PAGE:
Title/Author: The Devil in The White City
In a nutshell
Firstly, this is non-fiction. I bought thinking it was fiction! Silly me. Anyway, Larson combined tales of two very passionate men, who toiled (one of them, very surreptitiously) to achieve their ambitions, but both have one objective – to create history.
Burnham was the architect behind the legendary 1893 World’s Fair, while Holmes was the cunning serial killer who used the fair to lure his victims to their death.
In the opening pages, you’ll be introduced to them through their words.
“Make no little plans; they have no magic to stir men’s blood.” – Daniel Burnham, Director of Works World’s Columbian Exposition, 1893
“I was born with the devil in me. I could not help the fact that I was a murderer, no more than the poet can help the inspiration to sing.” – Dr. H. H. Holmes, Confession, 1896
Thus began the story that has captured a wide readership…(including Leonardo di Caprio, who already bought the film rights in 2010)…except, probably me.
Holmes’s story was the page turner. He was such a character! Holmes was like a living dark entity in the real world. A dark entity who had the power to charm and harm. His charisma drew many women into his life – young and old. Once he had charm, he’d harm. He was so malevolent he craved seeing pain in his victims’s eyes.
To be honest, I had no idea what the World’s Fair was all about until now. It not only sounded fascinating, but its history was too. Here’s a little about World’s Fair:
The White City was the nickname for the World’s Fair, The World’s Columbian Exposition in Chicago. The central array of buildings were painted white – they were so beautiful that there were stories of people bursting into tears. There were about 200 other buildings in the Fair but the central array that was painted white was why it was called the White City.
The original Ferris Wheel was created at and for the Fair. It was designed and constructed by George Washington Gale Ferris Jr. and became the landmark of the Fair.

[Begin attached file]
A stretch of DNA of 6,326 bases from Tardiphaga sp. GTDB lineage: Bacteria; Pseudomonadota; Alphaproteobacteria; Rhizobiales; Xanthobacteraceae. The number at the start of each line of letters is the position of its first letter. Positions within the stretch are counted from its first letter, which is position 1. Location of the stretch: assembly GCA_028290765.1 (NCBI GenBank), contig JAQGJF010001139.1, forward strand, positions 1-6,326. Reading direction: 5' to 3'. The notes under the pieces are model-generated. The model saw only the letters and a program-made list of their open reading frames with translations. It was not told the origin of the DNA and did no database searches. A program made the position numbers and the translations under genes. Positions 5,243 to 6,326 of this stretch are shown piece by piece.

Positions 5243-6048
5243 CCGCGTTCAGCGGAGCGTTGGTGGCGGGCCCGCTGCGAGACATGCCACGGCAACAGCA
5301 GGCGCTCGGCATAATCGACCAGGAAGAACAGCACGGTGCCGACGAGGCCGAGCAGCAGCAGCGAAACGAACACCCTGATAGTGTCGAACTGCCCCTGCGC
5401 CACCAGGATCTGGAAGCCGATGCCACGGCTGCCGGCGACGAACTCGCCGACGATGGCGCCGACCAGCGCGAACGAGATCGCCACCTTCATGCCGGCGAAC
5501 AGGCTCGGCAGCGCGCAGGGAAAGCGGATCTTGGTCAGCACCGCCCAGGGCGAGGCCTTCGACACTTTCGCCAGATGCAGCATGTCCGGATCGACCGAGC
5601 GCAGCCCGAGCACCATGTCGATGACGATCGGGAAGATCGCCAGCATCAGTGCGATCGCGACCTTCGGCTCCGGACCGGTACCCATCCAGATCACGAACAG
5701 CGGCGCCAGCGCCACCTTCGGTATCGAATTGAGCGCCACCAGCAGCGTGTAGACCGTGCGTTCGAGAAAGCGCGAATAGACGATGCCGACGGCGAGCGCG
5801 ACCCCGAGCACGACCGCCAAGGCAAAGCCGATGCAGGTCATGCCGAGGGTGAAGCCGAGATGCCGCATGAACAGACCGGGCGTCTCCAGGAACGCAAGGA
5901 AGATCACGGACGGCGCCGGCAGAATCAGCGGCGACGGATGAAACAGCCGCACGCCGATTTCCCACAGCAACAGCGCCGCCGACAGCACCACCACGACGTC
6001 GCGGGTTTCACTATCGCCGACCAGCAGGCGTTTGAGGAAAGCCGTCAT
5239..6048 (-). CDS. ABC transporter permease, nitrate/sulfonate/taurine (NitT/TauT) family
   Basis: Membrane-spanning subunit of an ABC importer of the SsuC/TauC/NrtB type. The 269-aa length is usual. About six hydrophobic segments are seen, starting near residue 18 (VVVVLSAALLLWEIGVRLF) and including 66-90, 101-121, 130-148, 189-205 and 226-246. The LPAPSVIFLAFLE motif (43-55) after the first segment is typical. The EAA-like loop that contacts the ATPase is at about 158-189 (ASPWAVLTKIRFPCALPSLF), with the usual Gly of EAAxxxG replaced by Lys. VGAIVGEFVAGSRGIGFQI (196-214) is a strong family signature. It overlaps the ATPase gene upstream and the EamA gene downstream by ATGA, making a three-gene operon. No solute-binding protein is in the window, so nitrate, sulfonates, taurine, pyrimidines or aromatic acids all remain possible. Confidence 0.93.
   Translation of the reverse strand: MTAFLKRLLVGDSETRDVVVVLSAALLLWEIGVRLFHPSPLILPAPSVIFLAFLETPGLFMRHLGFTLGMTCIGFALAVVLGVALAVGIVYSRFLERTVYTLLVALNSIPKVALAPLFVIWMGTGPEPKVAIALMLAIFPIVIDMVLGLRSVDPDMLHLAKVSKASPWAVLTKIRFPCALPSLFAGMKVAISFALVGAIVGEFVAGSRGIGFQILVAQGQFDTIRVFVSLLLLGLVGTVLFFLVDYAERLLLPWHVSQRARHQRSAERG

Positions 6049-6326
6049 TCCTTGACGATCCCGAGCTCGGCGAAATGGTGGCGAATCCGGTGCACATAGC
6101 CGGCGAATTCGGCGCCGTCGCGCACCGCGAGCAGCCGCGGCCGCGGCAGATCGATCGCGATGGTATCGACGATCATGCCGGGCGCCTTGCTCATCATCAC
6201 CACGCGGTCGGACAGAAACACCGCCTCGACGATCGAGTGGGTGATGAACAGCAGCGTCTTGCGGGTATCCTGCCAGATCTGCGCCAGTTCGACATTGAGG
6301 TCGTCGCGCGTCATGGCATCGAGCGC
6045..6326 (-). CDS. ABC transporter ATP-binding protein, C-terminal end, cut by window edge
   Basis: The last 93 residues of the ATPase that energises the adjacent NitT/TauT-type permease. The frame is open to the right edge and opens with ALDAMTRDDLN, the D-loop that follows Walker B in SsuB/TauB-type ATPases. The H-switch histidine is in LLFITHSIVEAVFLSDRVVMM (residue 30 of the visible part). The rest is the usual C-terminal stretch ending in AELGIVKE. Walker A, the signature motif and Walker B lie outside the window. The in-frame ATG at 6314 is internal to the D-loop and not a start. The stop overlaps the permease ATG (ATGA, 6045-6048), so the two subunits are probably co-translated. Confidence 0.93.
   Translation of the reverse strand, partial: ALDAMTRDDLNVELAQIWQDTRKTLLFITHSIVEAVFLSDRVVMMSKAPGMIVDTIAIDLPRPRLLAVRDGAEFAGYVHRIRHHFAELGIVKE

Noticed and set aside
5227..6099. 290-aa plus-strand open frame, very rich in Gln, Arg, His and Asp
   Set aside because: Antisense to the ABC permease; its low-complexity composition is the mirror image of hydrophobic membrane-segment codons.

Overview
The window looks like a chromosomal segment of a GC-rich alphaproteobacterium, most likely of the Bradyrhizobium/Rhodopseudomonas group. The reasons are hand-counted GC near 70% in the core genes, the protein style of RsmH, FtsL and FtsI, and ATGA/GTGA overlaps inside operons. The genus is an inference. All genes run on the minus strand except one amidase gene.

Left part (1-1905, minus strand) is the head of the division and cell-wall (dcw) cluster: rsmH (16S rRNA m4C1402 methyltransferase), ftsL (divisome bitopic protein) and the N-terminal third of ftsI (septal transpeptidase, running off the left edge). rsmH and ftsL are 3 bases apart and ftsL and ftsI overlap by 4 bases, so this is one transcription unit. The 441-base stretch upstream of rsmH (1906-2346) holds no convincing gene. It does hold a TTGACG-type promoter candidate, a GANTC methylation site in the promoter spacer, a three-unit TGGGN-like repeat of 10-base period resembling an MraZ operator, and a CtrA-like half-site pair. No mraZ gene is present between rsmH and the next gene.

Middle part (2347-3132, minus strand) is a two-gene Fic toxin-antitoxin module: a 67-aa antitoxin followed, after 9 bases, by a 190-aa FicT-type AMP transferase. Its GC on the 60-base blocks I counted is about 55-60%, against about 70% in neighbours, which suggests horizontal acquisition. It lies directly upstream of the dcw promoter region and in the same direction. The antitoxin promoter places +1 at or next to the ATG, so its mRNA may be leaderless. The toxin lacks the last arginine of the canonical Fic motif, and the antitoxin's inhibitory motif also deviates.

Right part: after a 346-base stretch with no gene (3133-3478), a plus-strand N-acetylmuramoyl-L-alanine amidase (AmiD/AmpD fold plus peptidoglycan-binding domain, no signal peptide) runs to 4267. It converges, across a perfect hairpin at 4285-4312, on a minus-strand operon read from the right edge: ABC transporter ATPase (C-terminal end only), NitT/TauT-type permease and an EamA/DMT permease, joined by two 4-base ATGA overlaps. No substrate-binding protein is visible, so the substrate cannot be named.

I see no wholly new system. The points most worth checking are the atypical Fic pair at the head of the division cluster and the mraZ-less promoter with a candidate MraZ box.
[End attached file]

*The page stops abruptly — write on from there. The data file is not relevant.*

Basically that’s about it. Lots and lots of information thrown into the pages with really lengthy narration. It got kinda draggy when Larson went into too much detail especially about the work that went into the Fair.
Reading this tale of two men made me realize how passion can make and break a person. How success can be so different in the eyes of the beholder. Holmes ‘could look at himself in the mirror and tell himself that he was one of the most powerful and dangerous men in the world. He could feel that he was a god in disguise.’ That to him, was success – being wanted, being hunted, being able to outwit the authority was success.
This reminded me of a recent tragedy that took place in Sandy Hook school. People blamed the guns and they requested for increased gun control measures. Truly, it’s not the weapons that create evil. It’s our minds. A criminal will find all ways to get their guns; if not, they’ll find other means to hurt and harm. Stricter gun controls won’t help curb crimes. We have knives at home, why don’t ban knives too? Anything can be used as a weapon as long as the mind intends to. FYI, Holmes didn’t use guns to kill his victims. All he needed were his charm and experience in pharmaceuticals.
I think what we need to feed our future generations with is more love and better education.
The architecture and the details put into the book about the World’s Fair was just too much. This pretty much sums it all because that’s all you’ll find in the book.
My verdict? 3.8/5 (But those who enjoy architecture might like this book)